The Real Reason your Teenager is Ignoring You: The Experts’ Guide

Raising a teenager can be a difficult endeavor. With raging hormones, a developing brain and their internal struggle to make sense of it can cause teens to develop an emotional distance from their parents. This separation and seeming indifference distance can drive parents crazy, often prompting them to shout, “look at me when you’re talking to me!” 

However, according to a recent study from Kent’s School of Physiology, a teen’s apparent lack of attention to others while conversating may actually be a misinterpreted sign of paying attention. 

Kent’s School of Psychology Study 

According to their study, scientists from Kent’s School of Psychology found that teens spend 12 percent less time looking at other’s faces when engaged in conversation. While a teenager’s seeming lack of attention when talking to adults may sometimes be due to a lack of respect, this study found that this seeming indifference to other’s words may often actually be a teen “simply trying their best to pay attention. 

The senior author of the study, Professor Heather Ferguson, told the journal Nature Human Behavior, teen’s apparent indifference to a conversation with others may have to do with their developing brains than lack of respect. She says, “Evidence suggests teenagers find it harder to process the demands of conversation, including memory, attention and processing content, because of their developing brains. As a result, they may look away because this reduces the amount of complex visual information they need to take in a while following the conversation.”

“It seems that, in our ignorance of neuroscience, we’ve misjudged them.”

That said, experts have provided parents of a teenager with the following tips and guidelines created to help you mitigate misunderstandings, better help you understand your child's psychology, and help you communicate with your child.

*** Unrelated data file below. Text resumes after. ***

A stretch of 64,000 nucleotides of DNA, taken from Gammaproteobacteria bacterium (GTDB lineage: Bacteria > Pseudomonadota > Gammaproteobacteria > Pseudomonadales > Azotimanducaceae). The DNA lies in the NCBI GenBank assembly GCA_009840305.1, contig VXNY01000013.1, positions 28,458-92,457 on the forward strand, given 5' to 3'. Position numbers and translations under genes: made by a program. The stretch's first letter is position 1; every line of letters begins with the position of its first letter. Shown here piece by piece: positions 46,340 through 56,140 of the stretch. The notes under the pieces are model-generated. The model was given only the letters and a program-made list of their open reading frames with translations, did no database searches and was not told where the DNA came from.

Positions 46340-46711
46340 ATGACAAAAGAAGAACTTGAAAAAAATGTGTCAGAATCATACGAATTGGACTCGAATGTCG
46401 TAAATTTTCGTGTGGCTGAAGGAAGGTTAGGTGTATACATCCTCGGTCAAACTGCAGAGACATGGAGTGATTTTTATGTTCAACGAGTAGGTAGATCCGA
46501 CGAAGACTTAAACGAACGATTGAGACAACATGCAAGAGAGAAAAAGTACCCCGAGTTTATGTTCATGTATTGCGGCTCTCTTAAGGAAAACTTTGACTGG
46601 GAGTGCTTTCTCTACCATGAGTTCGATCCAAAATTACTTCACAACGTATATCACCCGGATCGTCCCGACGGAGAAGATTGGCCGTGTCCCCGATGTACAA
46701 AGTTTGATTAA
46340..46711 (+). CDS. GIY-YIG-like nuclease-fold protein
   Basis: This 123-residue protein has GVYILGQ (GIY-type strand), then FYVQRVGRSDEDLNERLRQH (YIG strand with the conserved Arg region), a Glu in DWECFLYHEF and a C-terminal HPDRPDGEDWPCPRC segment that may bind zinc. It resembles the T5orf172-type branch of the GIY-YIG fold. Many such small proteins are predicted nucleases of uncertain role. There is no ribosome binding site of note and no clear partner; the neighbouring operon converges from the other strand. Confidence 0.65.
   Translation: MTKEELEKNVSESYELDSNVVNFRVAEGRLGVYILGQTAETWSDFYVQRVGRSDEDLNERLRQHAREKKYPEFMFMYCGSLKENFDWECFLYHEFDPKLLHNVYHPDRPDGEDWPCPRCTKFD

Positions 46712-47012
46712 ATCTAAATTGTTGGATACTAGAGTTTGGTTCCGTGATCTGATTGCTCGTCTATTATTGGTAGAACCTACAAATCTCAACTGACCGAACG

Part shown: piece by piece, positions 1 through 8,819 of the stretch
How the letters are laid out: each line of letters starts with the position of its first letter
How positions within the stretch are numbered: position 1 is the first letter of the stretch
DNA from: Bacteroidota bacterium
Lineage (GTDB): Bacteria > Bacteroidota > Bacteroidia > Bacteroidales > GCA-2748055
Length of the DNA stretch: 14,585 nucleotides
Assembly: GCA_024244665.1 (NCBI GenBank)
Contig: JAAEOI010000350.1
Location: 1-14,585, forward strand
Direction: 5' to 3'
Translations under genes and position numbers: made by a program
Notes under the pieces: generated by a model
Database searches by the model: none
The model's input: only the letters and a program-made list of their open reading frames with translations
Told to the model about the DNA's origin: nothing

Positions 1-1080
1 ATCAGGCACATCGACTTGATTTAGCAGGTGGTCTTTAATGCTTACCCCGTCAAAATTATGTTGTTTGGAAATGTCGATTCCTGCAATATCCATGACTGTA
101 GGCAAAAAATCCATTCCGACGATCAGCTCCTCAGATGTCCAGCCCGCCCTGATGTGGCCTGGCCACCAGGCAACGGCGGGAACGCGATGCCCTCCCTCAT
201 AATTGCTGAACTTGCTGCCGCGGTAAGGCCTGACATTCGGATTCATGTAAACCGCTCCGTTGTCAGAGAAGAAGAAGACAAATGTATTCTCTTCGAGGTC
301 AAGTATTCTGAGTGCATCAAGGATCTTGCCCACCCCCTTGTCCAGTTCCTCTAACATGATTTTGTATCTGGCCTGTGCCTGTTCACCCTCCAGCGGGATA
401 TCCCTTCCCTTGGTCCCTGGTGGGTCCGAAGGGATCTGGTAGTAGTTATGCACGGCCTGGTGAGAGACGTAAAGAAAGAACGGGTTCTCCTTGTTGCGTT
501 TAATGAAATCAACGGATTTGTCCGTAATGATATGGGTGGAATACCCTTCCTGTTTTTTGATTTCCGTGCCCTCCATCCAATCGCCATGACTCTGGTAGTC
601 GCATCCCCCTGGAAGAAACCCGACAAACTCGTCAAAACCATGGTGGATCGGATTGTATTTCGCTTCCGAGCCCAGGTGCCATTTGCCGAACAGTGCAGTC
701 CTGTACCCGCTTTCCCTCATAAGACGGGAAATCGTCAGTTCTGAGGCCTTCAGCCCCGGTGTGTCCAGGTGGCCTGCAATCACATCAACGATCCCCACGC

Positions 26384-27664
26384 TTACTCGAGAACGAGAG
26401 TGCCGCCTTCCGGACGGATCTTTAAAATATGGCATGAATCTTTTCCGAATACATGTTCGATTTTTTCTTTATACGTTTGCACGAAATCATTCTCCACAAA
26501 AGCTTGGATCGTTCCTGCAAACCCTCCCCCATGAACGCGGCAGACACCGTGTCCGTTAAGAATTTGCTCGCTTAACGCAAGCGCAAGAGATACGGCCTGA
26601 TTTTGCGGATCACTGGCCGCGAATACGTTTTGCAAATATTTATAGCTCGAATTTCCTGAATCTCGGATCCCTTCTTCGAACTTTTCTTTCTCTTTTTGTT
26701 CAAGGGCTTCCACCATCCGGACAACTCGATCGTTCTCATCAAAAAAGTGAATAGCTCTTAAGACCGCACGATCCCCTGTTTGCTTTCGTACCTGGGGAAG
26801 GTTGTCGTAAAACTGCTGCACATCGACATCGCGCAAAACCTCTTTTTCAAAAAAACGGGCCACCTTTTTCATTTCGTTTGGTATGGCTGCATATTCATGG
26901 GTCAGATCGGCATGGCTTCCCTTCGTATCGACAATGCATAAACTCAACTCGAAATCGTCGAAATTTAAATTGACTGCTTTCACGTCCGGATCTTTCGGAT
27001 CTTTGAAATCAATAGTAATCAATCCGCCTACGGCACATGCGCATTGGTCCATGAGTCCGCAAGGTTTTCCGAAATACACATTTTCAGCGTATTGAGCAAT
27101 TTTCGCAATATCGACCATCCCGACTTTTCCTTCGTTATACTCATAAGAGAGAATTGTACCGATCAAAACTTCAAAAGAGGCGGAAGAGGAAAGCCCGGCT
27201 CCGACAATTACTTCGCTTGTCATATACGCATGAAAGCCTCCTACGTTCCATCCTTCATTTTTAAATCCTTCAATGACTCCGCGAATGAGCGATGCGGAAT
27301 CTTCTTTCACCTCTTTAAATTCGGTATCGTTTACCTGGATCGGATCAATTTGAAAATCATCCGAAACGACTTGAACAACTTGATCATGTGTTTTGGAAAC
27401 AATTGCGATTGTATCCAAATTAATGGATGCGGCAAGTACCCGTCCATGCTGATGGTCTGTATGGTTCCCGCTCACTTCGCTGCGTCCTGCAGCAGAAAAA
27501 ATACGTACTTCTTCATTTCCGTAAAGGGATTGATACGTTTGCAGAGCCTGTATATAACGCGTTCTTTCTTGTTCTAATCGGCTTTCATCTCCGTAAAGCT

Tip Number 1: Stop Telling Your Teen to Look You in the Eye

Ferguson, whose research is on the cognitive basis of social communication, says: “Often as adults, we might reprimand a teenager for staring into space while we are talking to them.” Yet she adds: “A lot of the time that they are looking away, it’s not that they’re bored or don’t want to listen; it’s because actually, it’s harder for them to follow everything because their cognitive resources are still developing. So looking away reduces the extra information they’ve got to process.” 

The University of Kent researchers also found that during this conversation, “adolescents don’t just look less at the face, they’re actually deliberately moving their attention away to a plain wall background.” Ferguson’s interpretation is: “The face information is dynamic, it’s complex, so they move their gaze away to this plain background, so it’s not distracting them.” She adds: “So don’t force them to look at you — it doesn’t mean they’ll do any better; in fact, it might make them less likely to understand your meaning.”

Tip Number 2: Don’t Dismiss Your Child’s Warped Perception; Their Developing Brains Make Them More Sensitive Than You Think 

When your teenager storms home and says, “They hate me at school,” most parents tell them they are ridiculous, says Frances Jensen MD, chairwoman of the department of neurology at the University of Pennsylvania and author of the New York Times bestseller The Teenage Brain. Yet to them, the catastrophe is real. “Studies have shown that if you show concerning images to a teenager or an adult, activity in the teenager’s amygdala and other parts of the brain that mediate fear [measured by blood flow in functional MRI scans] is twice as high than in an adult. It’s probably because the connections between our frontal lobes to our emotional regions send a signal back: ‘Just calm down, calm down.’ But, unfortunately, the adolescent brain has not fully matured these connections, so they don’t have that.”